Adaptation, what to expect, when you are expecting?

The river Aura which runs through the lovely city of Turku, Finland. Turku was this year’s venue for the annual meeting of our Nordic Centre of Excellence with the Science Advisory Board of Nordforsk. A small trivia: the largest passenger ship ever constructed, MS Allure of the seas, was constructed in a shipyard in Turku. Photographer: Benjamin Weigel.


I am back home from lovely Turku, this year’s venue for the annual meeting of our Nordic Centre of Excellence (NCoE), NorMER, with the Science Advisory Board (SAB) of Nordforsk. This year’s meeting was unusual, as several of the PhDs and Postdocs from three NCoEs were invited to give a short talk about their work, myself included. This was a welcome opportunity to meet both the SAB members, as well as people from the two other NCoEs that attended the meeting, Tundra and Nordstar. The all-important reason for this meeting, though, is to elicit constructive advice from the SAB members. As NorMER already specified in its 2013 report, the SAB has pointed out that two of NorMER’s goals seem to be lagging behind the others in terms of measurable progress. The goals in question were to link to industry and policy makers and to update marine ecosystem management policies in order to sustain healthy fisheries. In other words, we need to address the question of how the Nordic countries should adapt to the effects of climate change.


I am sitting on my sofa and trying to put into words my thoughts about the most important word of the meeting: “Adaptation”. What does it mean, how is NorMER approaching it in our work and how must it be addressed? What follows are my views on the word “Adaptation”, and I am going to explain it by giving you a little insight into my own world. Perhaps this approach is due to the fact that I come from a small town in Iceland, called Selfoss, meaning that I am therefore Selfish, just as people from Ireland are Irish, and so I like to talk about myself. I will write this also with the aim of all Selfish people to understand so it will be written with a minimum of scientific jargon.


My hometown Selfoss, south of Iceland. The river Ölfusá, which carries most water volume of Icelandic rivers, 384 m3/sek, runs through Selfoss and feeds into the Selvogsbanki area at the south coast of Icleand. Selvogsbanki is the most productive spawning area for cod around Iceland.  Selfish people can be very nice and open when you get to know them and just imagine there are only about 7 000 Selfish people in the World. Photographer: Guðmundur Karl Sigurdórsson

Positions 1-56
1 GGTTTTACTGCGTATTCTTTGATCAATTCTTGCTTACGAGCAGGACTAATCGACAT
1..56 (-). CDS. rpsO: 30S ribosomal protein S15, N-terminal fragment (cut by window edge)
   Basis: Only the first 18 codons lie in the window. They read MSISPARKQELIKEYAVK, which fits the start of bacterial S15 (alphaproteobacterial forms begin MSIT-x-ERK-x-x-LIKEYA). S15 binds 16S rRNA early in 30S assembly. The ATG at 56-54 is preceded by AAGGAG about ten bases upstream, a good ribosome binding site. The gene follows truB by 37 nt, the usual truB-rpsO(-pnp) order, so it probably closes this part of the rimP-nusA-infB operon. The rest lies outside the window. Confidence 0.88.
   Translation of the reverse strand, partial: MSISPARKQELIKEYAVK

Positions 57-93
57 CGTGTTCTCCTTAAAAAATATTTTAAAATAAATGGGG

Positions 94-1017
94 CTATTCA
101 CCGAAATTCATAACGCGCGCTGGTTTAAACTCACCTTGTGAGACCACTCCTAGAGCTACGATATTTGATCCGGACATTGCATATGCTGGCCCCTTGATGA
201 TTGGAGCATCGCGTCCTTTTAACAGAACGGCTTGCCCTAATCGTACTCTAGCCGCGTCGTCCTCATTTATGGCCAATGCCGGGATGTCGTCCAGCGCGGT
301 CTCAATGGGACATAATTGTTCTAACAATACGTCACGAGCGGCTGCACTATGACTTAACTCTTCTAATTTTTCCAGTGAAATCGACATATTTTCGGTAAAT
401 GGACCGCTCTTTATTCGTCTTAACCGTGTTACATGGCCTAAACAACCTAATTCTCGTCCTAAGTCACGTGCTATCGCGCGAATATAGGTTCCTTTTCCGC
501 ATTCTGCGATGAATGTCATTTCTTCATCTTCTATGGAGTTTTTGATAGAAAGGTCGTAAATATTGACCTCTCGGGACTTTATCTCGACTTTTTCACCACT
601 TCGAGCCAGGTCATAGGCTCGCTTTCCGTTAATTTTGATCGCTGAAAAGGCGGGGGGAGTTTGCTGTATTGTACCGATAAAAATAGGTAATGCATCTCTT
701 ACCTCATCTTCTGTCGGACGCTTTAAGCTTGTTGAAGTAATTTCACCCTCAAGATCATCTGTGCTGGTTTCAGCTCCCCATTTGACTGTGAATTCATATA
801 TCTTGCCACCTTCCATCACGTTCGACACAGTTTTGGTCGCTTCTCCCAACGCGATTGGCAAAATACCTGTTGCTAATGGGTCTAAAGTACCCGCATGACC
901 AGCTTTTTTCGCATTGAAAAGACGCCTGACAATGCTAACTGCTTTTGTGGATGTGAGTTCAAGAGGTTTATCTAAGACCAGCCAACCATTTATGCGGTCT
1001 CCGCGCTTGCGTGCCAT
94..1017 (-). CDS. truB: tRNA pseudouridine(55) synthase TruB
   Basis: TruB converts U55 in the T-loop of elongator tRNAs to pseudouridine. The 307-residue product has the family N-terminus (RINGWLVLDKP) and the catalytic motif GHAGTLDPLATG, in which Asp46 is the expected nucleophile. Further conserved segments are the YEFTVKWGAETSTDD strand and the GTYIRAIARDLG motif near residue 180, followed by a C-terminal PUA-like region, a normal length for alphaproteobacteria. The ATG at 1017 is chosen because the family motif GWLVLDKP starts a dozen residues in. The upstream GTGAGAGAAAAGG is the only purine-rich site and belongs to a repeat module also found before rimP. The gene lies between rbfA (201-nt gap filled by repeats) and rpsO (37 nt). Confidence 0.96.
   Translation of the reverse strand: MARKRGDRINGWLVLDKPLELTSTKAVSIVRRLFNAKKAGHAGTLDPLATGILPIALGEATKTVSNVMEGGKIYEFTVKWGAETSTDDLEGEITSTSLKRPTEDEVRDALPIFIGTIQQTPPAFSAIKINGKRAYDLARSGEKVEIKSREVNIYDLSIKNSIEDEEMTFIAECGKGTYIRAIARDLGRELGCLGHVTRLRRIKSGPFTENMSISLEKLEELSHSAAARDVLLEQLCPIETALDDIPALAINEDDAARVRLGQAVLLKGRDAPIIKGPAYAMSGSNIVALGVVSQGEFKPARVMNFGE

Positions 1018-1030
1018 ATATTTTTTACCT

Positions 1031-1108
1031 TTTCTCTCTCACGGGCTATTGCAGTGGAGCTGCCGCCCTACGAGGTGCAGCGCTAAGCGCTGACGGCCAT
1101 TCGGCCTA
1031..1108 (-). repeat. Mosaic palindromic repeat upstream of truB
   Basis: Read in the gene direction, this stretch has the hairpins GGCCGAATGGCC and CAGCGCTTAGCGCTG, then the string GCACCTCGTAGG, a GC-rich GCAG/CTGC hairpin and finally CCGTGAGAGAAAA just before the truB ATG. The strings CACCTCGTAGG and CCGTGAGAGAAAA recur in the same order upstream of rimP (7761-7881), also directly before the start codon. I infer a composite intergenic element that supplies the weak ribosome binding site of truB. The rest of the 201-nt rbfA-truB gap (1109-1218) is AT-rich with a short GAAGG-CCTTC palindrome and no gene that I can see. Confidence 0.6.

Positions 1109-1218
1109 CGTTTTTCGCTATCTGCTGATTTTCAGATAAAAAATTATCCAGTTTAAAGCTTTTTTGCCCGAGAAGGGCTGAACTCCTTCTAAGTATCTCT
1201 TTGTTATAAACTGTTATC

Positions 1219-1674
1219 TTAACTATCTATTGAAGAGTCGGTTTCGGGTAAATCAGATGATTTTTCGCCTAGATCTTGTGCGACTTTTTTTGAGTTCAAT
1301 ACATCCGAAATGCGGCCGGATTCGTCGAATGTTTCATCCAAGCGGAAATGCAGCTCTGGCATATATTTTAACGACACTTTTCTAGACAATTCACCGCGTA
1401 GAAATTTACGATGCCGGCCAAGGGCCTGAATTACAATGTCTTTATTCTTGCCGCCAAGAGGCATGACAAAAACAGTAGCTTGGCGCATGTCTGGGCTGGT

As I mentioned earlier, I am sitting in my sofa; it is a light grey sofa that my wife and I bought just as we moved into our new and small apartment in the capital area of Iceland. The sofa has, however, lost its glory and is now not as springy as it used to be, and due to uncountable stains the colour has changed from light grey to having 50 shades of grey. The sofa was used by me while watching soccer games and by my wife for reading an Icelandic version of BoBedre, but currently it is keeping five Barbie dolls company. The soccer games have had to give way to Disney movies featuring Mermaids, Lion Kings, and a honey eating bear that has a melancholy donkey and a hyperactive tiger for friends. Most recently the television is constantly broadcasting the story of two sisters from Arendelle (Arendal), Norway, who have some issues with freezing water, but everything works out nicely in the end. The sofa is not the only piece of furniture in my home that has changed its role. The sofa table used to be mostly empty, occasionally supporting a coffee mug and perhaps a copy of the Economist, but is now full of drawings of butterflies and flowers, pages full of first attempts at written letters, crayons, and more Barbie dolls. The same goes for the living room that used to pride itself only on a more than 14 year old, 21 inch cathode-ray tube television. Now its floor is occupied by an expensive Norwegian Simo baby stroller and a kids replica of an IKEA kitchen. And last, but not least, the bedroom, in which my two princesses are currently sleeping, holds such an impressive variety of toys that the biodiversity in an Amazon rainforest pales in comparison. Oh, and somewhere there is a lonely Ken doll, please return if found. I think he has fled, as he is one of those people who cannot accept the fact that the world has changed and that business as usual is not going to work. Ken needs to accept the fact that he and I are now living in a Woman’s World. Do not get me wrong, I like my new scenario; you could even say that I love it. But what is important about my story is that my wife and I were very well prepared. We knew that this was going to happen, we were expecting this change in our world, and it is safe to conclude that: